Hills From Whence Cometh

All My Help

My Help Cometh From The

Lord, this confidence I’ve felt

I’m Standing.

As I face my peers and

fellowman, to make my honest

wage

I face so many obstacles, it

reminds me of old days

I’m Standing.

I thought that things have

changed a lot, but I see we

have a way to go

But hold on to the Word of

God, for this none thing I know

I’m Standing.

As I try to bear the weight of

days in doing what is right

Sometimes they try to set me

up but I hold back, I just listen,

don’t fight

I’m Standing.

‘Cause Weeping May Endure

for a Night, But Joy Comes in

the Morning Light

God knows just how much we

can bear, Vengeance is His.

Believe me He cares

We’re Standing.

And when I Lay Me Down to

Sleep, I thank the Lord My

Soul He Keeps

And If I Die Before I Wake, I

Know My Soul The Lord Will

Take

Because He’s Standing.

Because He’s Standing.

Because He’s Standing!

 

 

 

TIME

The pain I feel all the time

Thinking of you, you’re on my mind

Some days I wonder what if it

was me instead of you

Would you still be here?

Time, that’s what everyone says

Give it time

I am tired of time

It doesn’t fix my broken heart

It doesn’t heal my pain

Time doesn’t bring you back

Time is so precious because

you never know when its

Time to go

I don’t know how time works,

but you can

Lose a loved one in a blink of an eye.

You disappeared so fast I

couldn’t even say goodbye

Come back, I said, come back

I didn’t have enough Time

By Maariyah Mustafa, Age 13

In loving memory of Naseer

Alwakee

February 12, 2001 – October

27, 2017

 

Master

By Christopher L. Dyson

There is no sound

In the voice

that surrounds us all

Only the slithering movement

as he wraps one hand around his staff

and readies his whip

with the other

Nusquam Et Ubique

Always there

always watching

There is no sound

In the thickness

of the midnight air

There is no sound

or even ears

To tell it’s real

 

THE JOURNEY OF US/US BLACK WOMEN

By Shirley Sarmiento

This has been quite a journey

a long struggle

the quest for my own identity

buy no means

it has not been easy

matter of fact

one of the

hardest things US BLACK

WOMEN

have ever done

is to be

here now

in the presence

was not

an easy task

finding our places

locating our spaces

in search of our own true selves

has finally arrived

We are us

Black Women

is me and my sistergirls

don’t have to act

look or be white ness anymore

We have arrived and found us

easy it has not been

considering all the

thoughtlessness

US BLACK WOMEN have

endured throughout the passage

of time

It has been an

exhausting difficult journey

for US BLACK WOMEN

Steadfast and always fighting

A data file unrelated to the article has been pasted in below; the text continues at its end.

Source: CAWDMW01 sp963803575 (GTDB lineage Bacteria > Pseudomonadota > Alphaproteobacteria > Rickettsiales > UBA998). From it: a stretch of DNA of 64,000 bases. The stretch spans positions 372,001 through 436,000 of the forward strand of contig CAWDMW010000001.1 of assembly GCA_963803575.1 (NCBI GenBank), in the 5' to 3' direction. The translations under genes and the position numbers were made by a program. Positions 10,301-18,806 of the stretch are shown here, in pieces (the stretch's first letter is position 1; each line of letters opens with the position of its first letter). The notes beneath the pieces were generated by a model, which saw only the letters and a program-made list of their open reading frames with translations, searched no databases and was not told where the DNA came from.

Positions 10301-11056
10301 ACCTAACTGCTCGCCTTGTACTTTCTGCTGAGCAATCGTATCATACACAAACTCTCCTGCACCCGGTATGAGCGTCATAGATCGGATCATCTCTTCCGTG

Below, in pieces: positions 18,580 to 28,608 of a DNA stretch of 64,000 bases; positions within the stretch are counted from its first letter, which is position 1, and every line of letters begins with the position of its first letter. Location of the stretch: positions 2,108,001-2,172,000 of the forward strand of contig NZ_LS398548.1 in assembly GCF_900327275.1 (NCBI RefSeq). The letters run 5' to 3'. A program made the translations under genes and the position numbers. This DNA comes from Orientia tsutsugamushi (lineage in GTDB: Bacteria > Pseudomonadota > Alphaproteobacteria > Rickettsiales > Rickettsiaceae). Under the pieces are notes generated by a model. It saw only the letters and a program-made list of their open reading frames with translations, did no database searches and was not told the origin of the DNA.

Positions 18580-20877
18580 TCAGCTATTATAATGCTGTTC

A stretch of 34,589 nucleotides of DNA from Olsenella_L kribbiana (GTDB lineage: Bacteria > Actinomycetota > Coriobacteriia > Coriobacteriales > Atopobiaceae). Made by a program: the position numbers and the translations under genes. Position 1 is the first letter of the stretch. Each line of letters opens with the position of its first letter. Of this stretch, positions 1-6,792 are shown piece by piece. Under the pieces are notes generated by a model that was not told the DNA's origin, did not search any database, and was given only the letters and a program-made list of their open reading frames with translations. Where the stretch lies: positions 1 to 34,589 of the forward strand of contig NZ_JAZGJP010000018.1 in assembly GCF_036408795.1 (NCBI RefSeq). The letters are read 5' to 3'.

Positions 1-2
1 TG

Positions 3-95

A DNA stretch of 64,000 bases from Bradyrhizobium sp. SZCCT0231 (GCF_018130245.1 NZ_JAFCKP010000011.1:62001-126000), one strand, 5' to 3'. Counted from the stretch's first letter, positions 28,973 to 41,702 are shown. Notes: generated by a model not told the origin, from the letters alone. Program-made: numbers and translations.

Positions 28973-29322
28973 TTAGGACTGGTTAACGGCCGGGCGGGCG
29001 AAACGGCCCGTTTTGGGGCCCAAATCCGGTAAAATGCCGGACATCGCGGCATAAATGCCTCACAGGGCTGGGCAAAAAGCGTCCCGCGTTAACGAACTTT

the fight

keeping our

dreams alive

always in front of us

holding on

of course for dear life

the need to feel

the need to be

never letting go of our own existence.

 

 

 

PEACE

By Julio Jordan

To be positive and at peace,

Doesn’t mean the nonsense will cease,

It just means that through it all,

You’ve found a release,

A calm in your heart,

Mind and your soul,

A clearer way of thinking,

Allowing your blessings to unfold,

Turning a negative into a positive,

Looking at your cup half full,

Staying away from the drama,

Not letting it pull,

You into it,

Just go the other way,

Far from it all,

Controlling your emotions every day,

There’s a balance,

We need the good and the bad,

But the way we deal with it,

Like being happy when life makes you sad,

It’s all a choice,

You decide what to do,

For me it helps to move forward,

It helps me get through,

Wallowing in self pity,

Doesn’t help us none,

Stay focused on the outcome,

You are far from done,

Today might have been difficult,

Tomorrow we don’t know,

All we can do is have faith,

Hoping the winds of change blow,

In our favor,

Change course and direction,

But today this day,

We must take heed of the lessons,

Learn and prosper,

Each day alive we grow,

Remain optimistic,

Even when you’re at the lowest of the low,

Things will get better,

No way but up from there,

You’re a survivor,

Who will always persevere,

You’ve done it,

Again and again,

Your strength and courage,

Have been your best friend,

Never let you down,

Even when the world was against you,

Never let them see you frown,

Patience is a virtue,

Keep smiling,

Remain positive in your heart,

Set your mind free from negativity,

Don’t let it break you apart,

Your day is coming,

Hope you see it,

Believe it,

If you want it so bad,

Then go ahead and achieve it,

Rise above your problems,

Don’t remain beneath them,

Be fair to yourself,

Attitude reflects the outcome,

I believe in you,

As I believe in myself,

If you don’t believe in you,

There’s no way no one else,

Can free you,

From those mental shackles,

That negative energy,

Will seek and attack you,

You’ll run away from it,

But won’t get far,

Until you change your way of thinking,

I know at times it’s so hard,

I’ve been there before,

Nearly drowned in my tears,

But I weathered the storm,

By conquering all my fears,

Trust these words which I speak,

From my heart they are true,

Start seeing the good versus bad,

Think positively,

You’re long overdue!

 

 

 

 

Essence of Black

By Antoinette Hall

The essence of Black,

is the deepest force of life, that

has been given to this world.